3 May 2017 Implementing Internet of Things in a military command and control environment
Author Affiliations +
While the term Internet of Things (IoT) has been coined relatively recently, it has deep roots in multiple other areas of research including cyber-physical systems, pervasive and ubiquitous computing, embedded systems, mobile ad-hoc networks, wireless sensor networks, cellular networks, wearable computing, cloud computing, big data analytics, and intelligent agents. As the Internet of Things, these technologies have created a landscape of diverse heterogeneous capabilities and protocols that will require adaptive controls to effect linkages and changes that are useful to end users. In the context of military applications, it will be necessary to integrate disparate IoT devices into a common platform that necessarily must interoperate with proprietary military protocols, data structures, and systems. In this environment, IoT devices and data will not be homogeneous and provenance-controlled (i.e. single vendor/source/supplier owned). This paper presents a discussion of the challenges of integrating varied IoT devices and related software in a military environment. A review of contemporary commercial IoT protocols is given and as a practical example, a middleware implementation is proffered that provides transparent interoperability through a proactive message dissemination system. The implementation is described as a framework through which military applications can integrate and utilize commercial IoT in conjunction with existing military sensor networks and command and control (C2) systems.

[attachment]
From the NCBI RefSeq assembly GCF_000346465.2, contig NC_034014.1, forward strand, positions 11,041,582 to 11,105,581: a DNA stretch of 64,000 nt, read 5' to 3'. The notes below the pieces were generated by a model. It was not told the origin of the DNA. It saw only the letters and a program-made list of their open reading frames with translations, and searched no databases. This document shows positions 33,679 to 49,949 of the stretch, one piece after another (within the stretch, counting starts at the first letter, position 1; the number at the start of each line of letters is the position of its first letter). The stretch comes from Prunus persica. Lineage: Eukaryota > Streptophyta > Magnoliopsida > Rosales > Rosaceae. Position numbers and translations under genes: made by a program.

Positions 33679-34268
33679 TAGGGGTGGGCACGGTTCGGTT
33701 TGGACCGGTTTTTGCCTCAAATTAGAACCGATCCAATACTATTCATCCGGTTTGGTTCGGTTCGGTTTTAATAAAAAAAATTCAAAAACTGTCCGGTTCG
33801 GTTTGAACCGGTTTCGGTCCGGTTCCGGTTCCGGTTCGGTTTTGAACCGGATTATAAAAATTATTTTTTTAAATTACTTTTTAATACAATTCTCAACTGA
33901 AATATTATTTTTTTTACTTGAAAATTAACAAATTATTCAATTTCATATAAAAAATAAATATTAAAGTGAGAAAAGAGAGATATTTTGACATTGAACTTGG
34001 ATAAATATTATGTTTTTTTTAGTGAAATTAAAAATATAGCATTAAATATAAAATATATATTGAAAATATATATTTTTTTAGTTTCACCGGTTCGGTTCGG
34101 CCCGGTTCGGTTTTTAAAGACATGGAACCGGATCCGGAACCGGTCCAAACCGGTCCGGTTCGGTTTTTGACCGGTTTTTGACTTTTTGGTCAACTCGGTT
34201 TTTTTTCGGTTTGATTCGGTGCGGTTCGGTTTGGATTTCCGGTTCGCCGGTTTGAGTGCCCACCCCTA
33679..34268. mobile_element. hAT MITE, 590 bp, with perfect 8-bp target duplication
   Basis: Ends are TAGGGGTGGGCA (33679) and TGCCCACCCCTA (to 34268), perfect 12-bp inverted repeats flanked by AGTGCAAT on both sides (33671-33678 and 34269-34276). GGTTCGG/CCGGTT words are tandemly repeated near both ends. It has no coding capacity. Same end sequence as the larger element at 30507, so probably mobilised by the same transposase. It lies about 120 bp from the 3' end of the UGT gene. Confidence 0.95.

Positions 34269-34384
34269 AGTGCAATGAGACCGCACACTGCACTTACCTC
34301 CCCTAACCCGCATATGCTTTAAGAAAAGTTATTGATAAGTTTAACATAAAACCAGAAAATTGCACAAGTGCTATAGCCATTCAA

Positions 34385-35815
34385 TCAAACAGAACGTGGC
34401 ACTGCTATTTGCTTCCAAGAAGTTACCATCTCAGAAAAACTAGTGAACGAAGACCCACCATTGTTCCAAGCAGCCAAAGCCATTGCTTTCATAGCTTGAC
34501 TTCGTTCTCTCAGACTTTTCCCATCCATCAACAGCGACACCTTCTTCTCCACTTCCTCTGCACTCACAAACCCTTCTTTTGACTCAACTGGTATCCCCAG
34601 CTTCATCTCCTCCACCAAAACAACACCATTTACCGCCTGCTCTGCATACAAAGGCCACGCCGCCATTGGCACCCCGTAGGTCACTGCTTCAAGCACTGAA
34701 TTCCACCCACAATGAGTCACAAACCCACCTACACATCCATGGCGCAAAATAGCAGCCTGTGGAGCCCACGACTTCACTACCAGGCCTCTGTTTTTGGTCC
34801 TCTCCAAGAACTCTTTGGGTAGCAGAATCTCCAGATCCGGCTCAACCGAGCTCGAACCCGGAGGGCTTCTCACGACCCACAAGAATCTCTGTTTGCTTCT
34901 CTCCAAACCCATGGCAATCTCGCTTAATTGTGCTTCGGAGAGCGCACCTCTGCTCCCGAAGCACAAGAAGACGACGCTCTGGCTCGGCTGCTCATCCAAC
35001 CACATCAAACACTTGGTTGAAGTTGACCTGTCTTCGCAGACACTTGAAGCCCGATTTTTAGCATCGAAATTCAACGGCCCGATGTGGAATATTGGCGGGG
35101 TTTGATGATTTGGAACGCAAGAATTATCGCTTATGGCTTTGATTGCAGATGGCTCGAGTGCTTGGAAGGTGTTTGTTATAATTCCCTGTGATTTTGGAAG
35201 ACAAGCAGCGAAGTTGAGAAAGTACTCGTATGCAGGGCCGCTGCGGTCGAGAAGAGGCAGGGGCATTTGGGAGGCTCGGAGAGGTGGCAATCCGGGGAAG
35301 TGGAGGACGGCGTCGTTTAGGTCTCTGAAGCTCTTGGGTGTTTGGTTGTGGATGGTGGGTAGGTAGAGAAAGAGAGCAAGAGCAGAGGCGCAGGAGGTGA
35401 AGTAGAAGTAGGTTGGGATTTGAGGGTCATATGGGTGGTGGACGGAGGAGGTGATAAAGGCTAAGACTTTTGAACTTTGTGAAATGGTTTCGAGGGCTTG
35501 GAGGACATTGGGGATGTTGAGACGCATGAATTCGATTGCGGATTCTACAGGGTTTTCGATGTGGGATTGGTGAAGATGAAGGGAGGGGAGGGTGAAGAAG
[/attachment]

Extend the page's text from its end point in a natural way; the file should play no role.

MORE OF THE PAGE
Conference Presentation
© (2017) COPYRIGHT Society of Photo-Optical Instrumentation Engineers (SPIE). Downloading of the abstract is permitted for personal use only.
Adrienne Raglin, Adrienne Raglin, Somiya Metu, Somiya Metu, Stephen Russell, Stephen Russell, Peter Budulas, Peter Budulas, } "Implementing Internet of Things in a military command and control environment", Proc. SPIE 10207, Next-Generation Analyst V, 1020708 (3 May 2017); doi: 10.1117/12.2265030; https://doi.org/10.1117/12.2265030

Back to Top